Let’s face it; for many folks, research is boring and people don’t want to read about it unless it’s scary! As a former reporter, I remember how well fear sells. But, with the advent of social media, fear mongering is now the norm.

And, media has changed since I was in it. More and more reporters are feeling the pressure to "sell" and scary stories certainly get eyeballs. One of the closing presenters was longtime Des Moines Register political columnist, Kathie Obradovich. She confessed that media coverage decisions are increasingly being driven by social media and these days, editors care more about "likes," "shares" and compelling visuals than a carefully crafted story with balance. Balance is apparently boring. “Stories today need to include conflict. Conflict drives a lot of coverage. We say that at the Statehouse, the Des Moines Water Works Regionalization bill, for example, got a lot of coverage because it was all about conflict: one side against another. And, in addition to conflict, every good story has a hook and a villain.”

That’s when an ugly realization hit me like an airborne carp fleeing a fast-moving fishing boat; reporters have chosen successful farmers as their "villain" because very few have connection to agriculture these days. Why worry about throwing farmers under the boat (or bus?) if you never meet one, see one or hear from one? Farmers often aren’t the squeakiest wheel at a meeting; they don’t show up in matching t-shirts, trying to shout down speakers at a County Supervisor or Environmental Protection Commission meeting. Farmers aren’t taking time to make signs and shove them in the faces of speakers with another viewpoint. And, according to Obradovich, if a story is wrong, and farmers dislike what you’ve reported, it still counts to her editors; “Heck, even if you give me ‘hate shares,’ that’s fine, that counts,” she said.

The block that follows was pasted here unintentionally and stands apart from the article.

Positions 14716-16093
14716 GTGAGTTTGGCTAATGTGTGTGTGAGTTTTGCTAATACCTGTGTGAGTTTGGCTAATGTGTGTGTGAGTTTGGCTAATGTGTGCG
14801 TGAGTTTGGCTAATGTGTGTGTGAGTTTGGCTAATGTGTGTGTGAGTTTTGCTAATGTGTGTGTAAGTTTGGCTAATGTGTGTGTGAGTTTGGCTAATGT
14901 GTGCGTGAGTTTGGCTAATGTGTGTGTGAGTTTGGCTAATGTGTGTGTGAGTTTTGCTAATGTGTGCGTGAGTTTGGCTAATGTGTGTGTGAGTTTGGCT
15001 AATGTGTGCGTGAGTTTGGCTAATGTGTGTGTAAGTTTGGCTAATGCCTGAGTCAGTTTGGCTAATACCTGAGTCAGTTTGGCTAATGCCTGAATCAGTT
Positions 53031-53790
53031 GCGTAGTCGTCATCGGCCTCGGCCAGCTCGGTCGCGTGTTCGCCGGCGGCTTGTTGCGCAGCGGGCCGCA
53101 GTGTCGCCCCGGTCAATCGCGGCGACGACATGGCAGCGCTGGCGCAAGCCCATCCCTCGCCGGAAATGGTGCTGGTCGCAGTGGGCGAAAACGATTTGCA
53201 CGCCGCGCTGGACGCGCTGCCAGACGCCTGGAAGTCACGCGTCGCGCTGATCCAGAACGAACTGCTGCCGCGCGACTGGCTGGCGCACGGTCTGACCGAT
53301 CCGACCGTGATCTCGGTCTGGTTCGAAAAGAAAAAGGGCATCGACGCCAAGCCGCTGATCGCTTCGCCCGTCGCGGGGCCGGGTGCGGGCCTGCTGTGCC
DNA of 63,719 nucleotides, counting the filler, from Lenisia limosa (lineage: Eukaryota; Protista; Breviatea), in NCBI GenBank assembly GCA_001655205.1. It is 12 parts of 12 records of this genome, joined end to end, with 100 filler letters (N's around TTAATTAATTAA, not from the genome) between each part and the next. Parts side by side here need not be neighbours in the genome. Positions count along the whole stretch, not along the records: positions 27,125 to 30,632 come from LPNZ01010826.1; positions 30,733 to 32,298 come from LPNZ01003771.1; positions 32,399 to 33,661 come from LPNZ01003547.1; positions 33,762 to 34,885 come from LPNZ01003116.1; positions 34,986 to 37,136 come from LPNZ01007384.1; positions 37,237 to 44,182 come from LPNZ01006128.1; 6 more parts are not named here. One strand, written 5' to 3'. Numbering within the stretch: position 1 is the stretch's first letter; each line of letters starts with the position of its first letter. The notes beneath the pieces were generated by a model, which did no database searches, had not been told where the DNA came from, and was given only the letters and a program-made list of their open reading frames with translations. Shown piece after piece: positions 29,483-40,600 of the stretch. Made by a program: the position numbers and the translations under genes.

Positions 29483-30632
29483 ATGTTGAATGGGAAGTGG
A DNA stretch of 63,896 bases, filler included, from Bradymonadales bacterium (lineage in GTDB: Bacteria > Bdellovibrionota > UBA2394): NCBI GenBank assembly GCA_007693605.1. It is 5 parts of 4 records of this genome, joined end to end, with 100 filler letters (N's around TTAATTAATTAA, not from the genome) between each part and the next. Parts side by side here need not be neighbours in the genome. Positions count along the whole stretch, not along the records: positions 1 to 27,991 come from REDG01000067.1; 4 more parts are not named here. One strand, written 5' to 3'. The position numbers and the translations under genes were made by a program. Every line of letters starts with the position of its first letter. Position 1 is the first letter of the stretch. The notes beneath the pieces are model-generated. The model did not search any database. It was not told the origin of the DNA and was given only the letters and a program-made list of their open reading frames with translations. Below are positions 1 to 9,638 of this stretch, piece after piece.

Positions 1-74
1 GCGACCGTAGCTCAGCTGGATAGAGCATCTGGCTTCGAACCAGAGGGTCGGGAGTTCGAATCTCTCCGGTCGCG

Although Obradovich works hard to find balance, a growing number of today’s reporters don’t, which is troubling. In a country divided by hate, giving a social license to angry people to act out isn’t going to solve things. Turning farmers into "villains" isn’t going to bring collaboration that improves water quality.

When will it change? What will it take to get a factual, balanced story of agriculture told? Multiple rounds of reporter lay-offs and downsizing continues and some very talented journalists have gotten their pink slips. It isn’t right. But, I wonder if it’s because the industry, my former industry, has changed so much that Iowans don’t trust they’re telling the truth anymore? Is it because their bias is so obvious? Maybe they need to seek out new perspectives and angles, rather than the same, angry ranting people time and time again?

When I work with farmers I tell them that reporters welcome their perspective, and they must find ways to make what they do a little easier to understand. Maybe what reporters need to get started is a short list of things they need to know, to tell a credible story about Iowa agriculture:

  1. 97 percent of Iowa farms are family owned. Yes, that means small farms and even big ones. There are many multi-generations of family members raising livestock and growing food and they’ve spent several lifetimes, growing, or diversifying to be sustainable. Even farms with 1,000 acres or more are family farms, just as smaller farms are family farms (the average Iowa farm is 345 acres). A farm forms a corporation for tax purposes and has nothing to do with size. Even Neil Hamilton, one of the presenters at the Drake symposium, formed a corporation to help him and his wife’s small produce farm sells heirloom tomatoes to high-end Des Moines restaurants. (By the way, I asked a scientist at my table at the water symposium what "corporate" farming meant; she said it was when someone else farms the land besides the owner. I asked her, since my 77-year-old mom, a retired school teacher, hires my cousin to farm her 140 acres, is she a "corporate farmer"? When she laughed, and said no, I reminded her that there are a lot of other elderly landowners and young farmers who rent their land, who would chafe at being labeled "corporate," too).